Wolfsburg is my co-favorite German club (along with Borussia Mönchengladbach). (For those of you following along at home, Fiorentina is my Italian club, and Valencia is my Spanish club.) This was a gloriously sweet game to watch. Even more so, given the ever-arrogant Thomas Müller's recent remarks that facing Bayern's reserve squad in training was more of a challenge than that posed by most other teams in the Bundesliga. Speaking of Müller, he was substituted early in the second half, having done nothing more impressive than helping to give the ball away for Wolfsburg's first goal, and later blocking two clearances with his ugly mug (probably not the first time he's had two balls bouncing hard off his face, hey-yoooo!)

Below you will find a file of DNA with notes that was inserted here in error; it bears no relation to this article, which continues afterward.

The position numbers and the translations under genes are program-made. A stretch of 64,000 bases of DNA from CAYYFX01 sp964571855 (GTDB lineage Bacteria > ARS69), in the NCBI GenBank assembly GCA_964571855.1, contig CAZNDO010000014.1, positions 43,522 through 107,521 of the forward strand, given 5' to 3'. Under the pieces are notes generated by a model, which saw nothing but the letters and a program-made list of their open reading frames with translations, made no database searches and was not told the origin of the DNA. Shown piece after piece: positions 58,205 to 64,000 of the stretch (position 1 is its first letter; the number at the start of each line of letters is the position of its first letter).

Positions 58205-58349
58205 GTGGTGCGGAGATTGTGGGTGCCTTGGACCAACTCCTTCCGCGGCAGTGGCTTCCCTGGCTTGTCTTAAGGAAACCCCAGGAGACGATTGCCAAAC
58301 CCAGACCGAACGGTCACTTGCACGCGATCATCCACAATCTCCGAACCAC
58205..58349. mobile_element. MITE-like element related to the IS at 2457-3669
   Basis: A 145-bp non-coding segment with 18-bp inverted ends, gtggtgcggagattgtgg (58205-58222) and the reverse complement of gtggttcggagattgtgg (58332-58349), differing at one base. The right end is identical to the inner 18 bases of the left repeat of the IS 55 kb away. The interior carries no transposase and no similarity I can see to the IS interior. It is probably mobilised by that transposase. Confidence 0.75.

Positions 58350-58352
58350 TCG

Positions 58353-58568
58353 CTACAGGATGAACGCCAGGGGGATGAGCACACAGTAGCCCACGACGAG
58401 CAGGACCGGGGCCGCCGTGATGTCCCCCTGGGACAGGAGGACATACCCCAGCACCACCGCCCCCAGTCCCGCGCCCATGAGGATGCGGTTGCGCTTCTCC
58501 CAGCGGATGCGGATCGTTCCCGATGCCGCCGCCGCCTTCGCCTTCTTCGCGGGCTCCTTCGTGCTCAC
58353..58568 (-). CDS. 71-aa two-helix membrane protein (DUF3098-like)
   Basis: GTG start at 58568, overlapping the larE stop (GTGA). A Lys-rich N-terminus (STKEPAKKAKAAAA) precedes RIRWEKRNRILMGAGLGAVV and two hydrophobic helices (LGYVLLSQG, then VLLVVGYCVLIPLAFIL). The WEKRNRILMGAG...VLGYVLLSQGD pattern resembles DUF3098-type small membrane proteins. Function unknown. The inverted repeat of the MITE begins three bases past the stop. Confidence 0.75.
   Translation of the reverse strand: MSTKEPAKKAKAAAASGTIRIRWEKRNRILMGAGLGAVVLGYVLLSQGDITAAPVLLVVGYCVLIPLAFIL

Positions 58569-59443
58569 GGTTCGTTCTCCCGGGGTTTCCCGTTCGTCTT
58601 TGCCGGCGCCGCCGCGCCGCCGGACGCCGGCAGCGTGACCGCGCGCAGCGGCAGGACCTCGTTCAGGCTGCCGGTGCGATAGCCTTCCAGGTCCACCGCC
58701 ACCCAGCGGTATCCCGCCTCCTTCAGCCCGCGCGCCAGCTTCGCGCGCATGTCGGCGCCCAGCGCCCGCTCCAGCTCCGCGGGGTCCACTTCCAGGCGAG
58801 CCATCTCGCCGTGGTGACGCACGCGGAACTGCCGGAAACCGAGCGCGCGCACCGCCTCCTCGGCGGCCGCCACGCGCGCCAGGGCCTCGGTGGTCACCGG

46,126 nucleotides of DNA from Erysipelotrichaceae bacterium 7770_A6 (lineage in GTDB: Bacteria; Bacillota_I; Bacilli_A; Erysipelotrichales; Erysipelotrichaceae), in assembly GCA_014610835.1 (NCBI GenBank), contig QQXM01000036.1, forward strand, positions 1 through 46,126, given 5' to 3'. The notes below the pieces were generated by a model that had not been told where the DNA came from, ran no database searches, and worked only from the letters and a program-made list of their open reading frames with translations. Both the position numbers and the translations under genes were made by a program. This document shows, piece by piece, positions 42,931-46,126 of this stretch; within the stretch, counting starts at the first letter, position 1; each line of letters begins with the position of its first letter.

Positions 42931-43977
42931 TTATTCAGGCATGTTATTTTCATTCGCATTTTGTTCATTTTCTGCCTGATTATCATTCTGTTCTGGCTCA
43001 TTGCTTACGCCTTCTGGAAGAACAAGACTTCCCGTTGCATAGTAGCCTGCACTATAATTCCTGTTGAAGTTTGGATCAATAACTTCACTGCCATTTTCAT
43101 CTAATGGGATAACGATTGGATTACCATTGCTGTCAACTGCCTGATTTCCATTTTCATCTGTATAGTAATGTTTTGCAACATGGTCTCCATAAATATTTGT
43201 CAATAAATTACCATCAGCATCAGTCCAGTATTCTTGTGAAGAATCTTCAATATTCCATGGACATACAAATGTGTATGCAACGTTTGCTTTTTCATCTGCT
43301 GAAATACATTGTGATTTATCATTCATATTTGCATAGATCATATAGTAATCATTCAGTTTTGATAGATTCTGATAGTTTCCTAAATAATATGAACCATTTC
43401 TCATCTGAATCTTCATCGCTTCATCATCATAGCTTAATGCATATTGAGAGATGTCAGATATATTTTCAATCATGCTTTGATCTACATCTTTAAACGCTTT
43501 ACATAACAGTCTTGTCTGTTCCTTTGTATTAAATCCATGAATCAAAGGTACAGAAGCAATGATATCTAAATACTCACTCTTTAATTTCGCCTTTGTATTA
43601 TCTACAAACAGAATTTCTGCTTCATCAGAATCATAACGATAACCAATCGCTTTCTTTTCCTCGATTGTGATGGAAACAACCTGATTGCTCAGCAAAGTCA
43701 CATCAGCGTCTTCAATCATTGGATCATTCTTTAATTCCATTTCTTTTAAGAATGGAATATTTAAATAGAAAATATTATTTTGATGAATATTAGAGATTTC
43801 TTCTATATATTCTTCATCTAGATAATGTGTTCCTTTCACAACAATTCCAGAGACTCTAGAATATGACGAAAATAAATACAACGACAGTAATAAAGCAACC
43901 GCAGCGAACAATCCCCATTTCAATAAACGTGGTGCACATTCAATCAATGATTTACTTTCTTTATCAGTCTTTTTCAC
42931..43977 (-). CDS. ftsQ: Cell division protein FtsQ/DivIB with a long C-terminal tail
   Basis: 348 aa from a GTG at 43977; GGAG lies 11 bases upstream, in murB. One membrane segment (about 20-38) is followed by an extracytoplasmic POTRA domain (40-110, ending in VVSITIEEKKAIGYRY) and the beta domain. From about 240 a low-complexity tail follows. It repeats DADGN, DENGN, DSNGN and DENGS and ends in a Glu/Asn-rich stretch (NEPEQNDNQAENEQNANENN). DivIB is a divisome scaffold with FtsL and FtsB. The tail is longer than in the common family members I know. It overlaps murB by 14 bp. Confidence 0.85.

I am pleased. If the Wolves manage to make a proper title race out of it, I will be over the moon.

Thursday, January 29, 2015

Return of the Locusts

Jonathan Chait:

But it would be a mistake to categorize today’s p.c. culture as only an academic phenomenon. Political correctness is a style of politics in which the more radical members of the left attempt to regulate political discourse by defining opposing views as bigoted and illegitimate. Two decades ago, the only communities where the left could exert such hegemonic control lay within academia, which gave it an influence on intellectual life far out of proportion to its numeric size. Today’s political correctness flourishes most consequentially on social media, where it enjoys a frisson of cool and vast new cultural reach. And since social media is also now the milieu that hosts most political debate, the new p.c. has attained an influence over mainstream journalism and commentary beyond that of the old.